Welcome back to Critical Mass., in which Curbed Boston covers all the major development news in the region every week. This round includes more development in mighty, mighty Dorchester, Boston’s emerging co-living trend, and a major change for a Financial District tower. Come along. —Tom Acitelli, Curbed Boston editor
First, though, there’s news about that rarest of realities in Boston proper: a large tract of developable land. Mattapan’s Jubilee Christian Church is selling 25 contiguous acres off American Legion Highway in Roslindale. The land could host all sorts of development, including housing, retail, and life sciences.
Speaking of developable land, a builder detailed plans this week to fill 1.3 acres behind the South Bay mall in Dorchester. The project would produce 239 housing units in three buildings, and would include widened sidewalks and publicly accessible open space.
Dorchester in general is booming with construction and construction proposals, including at the old Bayside Expo site and on a stretch of land that UMass-Boston owns on Columbia Point. Here’s hoping the Red Line can handle it.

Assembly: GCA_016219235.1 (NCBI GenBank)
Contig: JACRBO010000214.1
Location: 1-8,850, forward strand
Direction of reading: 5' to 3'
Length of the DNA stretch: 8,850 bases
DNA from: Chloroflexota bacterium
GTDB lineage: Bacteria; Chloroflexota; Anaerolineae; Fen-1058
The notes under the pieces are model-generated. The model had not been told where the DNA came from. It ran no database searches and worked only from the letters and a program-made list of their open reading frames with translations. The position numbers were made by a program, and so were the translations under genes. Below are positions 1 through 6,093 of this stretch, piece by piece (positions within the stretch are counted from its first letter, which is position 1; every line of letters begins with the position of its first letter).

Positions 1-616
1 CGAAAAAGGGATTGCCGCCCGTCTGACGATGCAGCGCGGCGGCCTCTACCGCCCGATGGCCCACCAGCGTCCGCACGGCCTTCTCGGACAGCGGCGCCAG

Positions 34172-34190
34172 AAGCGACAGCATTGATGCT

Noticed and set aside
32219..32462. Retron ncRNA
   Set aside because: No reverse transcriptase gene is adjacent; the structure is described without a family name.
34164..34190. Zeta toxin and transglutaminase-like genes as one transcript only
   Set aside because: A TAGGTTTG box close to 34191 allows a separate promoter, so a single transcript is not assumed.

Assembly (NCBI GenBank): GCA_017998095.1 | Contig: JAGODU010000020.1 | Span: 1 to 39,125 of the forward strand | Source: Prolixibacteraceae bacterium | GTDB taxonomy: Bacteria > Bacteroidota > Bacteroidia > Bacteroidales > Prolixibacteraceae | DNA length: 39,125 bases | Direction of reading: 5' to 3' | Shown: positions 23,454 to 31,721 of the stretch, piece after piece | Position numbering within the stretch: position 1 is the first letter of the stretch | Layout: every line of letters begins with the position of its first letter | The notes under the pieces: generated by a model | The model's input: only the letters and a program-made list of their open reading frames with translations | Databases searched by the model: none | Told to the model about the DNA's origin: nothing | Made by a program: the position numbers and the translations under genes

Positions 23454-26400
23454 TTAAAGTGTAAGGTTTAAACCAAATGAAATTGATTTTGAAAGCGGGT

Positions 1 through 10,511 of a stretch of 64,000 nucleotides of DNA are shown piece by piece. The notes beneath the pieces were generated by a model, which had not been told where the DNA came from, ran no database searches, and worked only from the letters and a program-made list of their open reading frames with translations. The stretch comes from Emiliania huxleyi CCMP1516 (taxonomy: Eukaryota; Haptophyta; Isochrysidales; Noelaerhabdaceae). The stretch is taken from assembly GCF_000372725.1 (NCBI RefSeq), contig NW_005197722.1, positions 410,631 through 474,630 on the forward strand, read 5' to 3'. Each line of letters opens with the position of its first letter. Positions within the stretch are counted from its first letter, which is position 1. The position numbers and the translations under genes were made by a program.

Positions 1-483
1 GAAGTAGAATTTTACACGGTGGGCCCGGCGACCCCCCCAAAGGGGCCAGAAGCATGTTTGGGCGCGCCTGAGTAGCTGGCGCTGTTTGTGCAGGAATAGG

Now out to Allston, where Boston’s second major co-living project is taking root. The Boston Planning and Development Agency signed off on a 278-bedroom, 80-unit co-living complex at 525 Lincoln Street. Dubbed Common Allbright, the project would replace yet another surface parking lot in Boston with a six-story building.
Our next bit isn’t about ground-up development, but a major makeover for an existing building in Boston’s Financial District. The owner of the 17-story, 227,360-square-foot office property at 175 Federal Street has filed plans to add a three-story, street-level glass enclosure around the lobby with 12,000 square feet of new retail and restaurant space. The building’s frontage would also be reoriented toward the Dewey Square-South Station area.
More renovation news: The Pru’s owner says it now plans to spend $125 million-plus to renovate floors 50 through 52 of the skyscraper, the same floors that now include the Top of the Hub restaurant and Skywalk Observatory. Those are closing in April. Work is supposed to wrap in time for a mid-2022 reopening.
Finally, another reminder of another reason why Boston-area housing costs are so high relative to much of the rest of the nation. Boston’s zoning appeals board rejected a proposal to replace three long-vacant garages in Jamaica Plain with 14 apartments because some residents were concerned about losing parking options.